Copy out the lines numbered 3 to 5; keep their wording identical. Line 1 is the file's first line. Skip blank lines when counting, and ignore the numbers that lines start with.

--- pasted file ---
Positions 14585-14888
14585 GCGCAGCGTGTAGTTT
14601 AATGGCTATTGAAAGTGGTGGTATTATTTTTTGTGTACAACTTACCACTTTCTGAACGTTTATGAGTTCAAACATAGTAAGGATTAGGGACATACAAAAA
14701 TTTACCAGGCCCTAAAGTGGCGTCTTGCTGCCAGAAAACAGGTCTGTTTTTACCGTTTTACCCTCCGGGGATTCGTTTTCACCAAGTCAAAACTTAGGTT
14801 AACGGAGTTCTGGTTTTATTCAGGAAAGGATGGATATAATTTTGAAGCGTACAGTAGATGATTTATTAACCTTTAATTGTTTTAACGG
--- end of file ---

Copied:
14601 AATGGCTATTGAAAGTGGTGGTATTATTTTTTGTGTACAACTTACCACTTTCTGAACGTTTATGAGTTCAAACATAGTAAGGATTAGGGACATACAAAAA
14701 TTTACCAGGCCCTAAAGTGGCGTCTTGCTGCCAGAAAACAGGTCTGTTTTTACCGTTTTACCCTCCGGGGATTCGTTTTCACCAAGTCAAAACTTAGGTT
14801 AACGGAGTTCTGGTTTTATTCAGGAAAGGATGGATATAATTTTGAAGCGTACAGTAGATGATTTATTAACCTTTAATTGTTTTAACGG